|Photo by Waag Society|
Because video has the heaviest payload on the Internet today, the end of net-neutrality possesses a serious threat to the heart of the film industry and independent filmmakers alike.
Originally, the traditional film distribution model was convoluted, restrictive and reserved for only a fraction of elite filmmakers who manage to succeed in it. The Internet, like in all of the other entertainment industries, has been the great equalizer, providing creators of any background with a free and open marketplace to reach their audiences directly. The advent of self-distribution and streaming has democratized video distribution—thousands of films that would have never seen the light of the day are now enjoyed by viewers. The end of net-neutrality would reinstate a classist supply of video content, whereby only the owners of top content will be able to afford a model where they can pay the ISPs' “fast” lane rates.
And we’re not just talking content—the innovative culture of new startups and companies that strive to offer new services also will be at risk. Larger corporations may be able to weather the storm by making deals with the ISPs—just like Netflix has with Comcast. However, new entrants that have ideas on how to disrupt and improve the industry may be presented with an insurmountable barrier to entry—effectively ruling out any form of new competition. Both content creators and viewers lose, facing no innovation in business model or experience.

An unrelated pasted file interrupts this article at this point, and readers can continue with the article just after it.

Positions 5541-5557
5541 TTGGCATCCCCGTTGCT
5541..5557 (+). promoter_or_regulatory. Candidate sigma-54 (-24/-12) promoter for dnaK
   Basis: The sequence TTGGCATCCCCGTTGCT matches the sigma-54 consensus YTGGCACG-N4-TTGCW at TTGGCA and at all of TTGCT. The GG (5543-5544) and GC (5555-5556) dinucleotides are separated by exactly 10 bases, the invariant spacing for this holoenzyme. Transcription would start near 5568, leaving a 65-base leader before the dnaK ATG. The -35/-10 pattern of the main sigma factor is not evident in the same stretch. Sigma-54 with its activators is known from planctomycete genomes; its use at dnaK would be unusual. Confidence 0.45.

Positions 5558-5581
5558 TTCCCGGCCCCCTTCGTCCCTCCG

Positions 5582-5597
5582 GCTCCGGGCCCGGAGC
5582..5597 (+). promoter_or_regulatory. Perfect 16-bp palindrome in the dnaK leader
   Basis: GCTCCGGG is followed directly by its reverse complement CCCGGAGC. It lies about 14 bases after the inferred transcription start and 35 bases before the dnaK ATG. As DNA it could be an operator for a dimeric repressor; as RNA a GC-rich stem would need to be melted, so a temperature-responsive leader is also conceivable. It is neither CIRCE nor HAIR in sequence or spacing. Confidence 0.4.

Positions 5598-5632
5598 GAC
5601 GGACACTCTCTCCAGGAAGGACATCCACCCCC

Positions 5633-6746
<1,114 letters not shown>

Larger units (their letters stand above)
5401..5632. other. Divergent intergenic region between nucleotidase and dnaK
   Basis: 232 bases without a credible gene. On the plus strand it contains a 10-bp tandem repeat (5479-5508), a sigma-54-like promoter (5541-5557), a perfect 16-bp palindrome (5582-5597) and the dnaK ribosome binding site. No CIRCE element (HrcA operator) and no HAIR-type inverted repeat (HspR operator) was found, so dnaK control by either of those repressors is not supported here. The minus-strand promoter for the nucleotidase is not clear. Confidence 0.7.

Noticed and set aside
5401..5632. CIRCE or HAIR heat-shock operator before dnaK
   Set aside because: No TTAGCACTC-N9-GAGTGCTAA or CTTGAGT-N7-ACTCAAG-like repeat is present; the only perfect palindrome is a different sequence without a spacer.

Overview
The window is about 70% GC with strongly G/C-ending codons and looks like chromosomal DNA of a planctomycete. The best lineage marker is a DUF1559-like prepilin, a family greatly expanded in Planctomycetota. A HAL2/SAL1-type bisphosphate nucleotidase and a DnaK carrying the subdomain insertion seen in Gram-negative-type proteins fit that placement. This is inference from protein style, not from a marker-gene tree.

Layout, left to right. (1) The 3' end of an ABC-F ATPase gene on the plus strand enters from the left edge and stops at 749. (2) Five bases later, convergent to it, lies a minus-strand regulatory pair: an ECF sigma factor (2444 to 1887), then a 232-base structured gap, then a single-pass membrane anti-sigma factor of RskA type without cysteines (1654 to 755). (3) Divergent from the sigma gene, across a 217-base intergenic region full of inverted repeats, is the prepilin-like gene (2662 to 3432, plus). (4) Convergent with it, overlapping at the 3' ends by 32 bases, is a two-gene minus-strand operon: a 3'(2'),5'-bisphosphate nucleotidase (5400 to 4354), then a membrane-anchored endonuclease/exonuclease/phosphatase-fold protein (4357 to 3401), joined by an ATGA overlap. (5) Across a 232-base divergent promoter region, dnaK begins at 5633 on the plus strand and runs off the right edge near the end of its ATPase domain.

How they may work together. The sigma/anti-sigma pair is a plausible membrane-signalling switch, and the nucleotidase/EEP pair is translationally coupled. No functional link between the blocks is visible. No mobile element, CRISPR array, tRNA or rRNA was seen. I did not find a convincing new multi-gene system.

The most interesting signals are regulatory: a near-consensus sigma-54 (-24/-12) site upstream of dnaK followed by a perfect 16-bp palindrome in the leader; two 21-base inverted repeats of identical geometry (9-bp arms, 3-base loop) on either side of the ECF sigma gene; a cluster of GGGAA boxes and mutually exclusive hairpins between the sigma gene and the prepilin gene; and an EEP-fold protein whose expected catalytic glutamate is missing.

Currently, we are enjoying an unprecedented era in which we can effectively watch whatever we want, whenever we want. The Internet has meant that we are no longer stuck with limited programming bundles and content from only a limited number of suppliers. It costs a fraction of the price of cable to do so and that is the source of the ISPs' fear—continuous loss of revenue and control. But this innovation is the fruits of a great Internet economy based on competition within a free and equal marketplace. This is what we must protect.
Simply put, the Internet should not be seen as the telecoms' business model. They are middlemen that should be providing broadband Internet as a “common carrier service,” regardless of what we use it for—just like other utilities we use.
About the author:
William Mainguy is CEO & Co-Founder of Reelhouse, an online distribution platform that enables independent filmmakers, studios, film distributors, and traditional retail outlets to market and sell movies directly to viewers.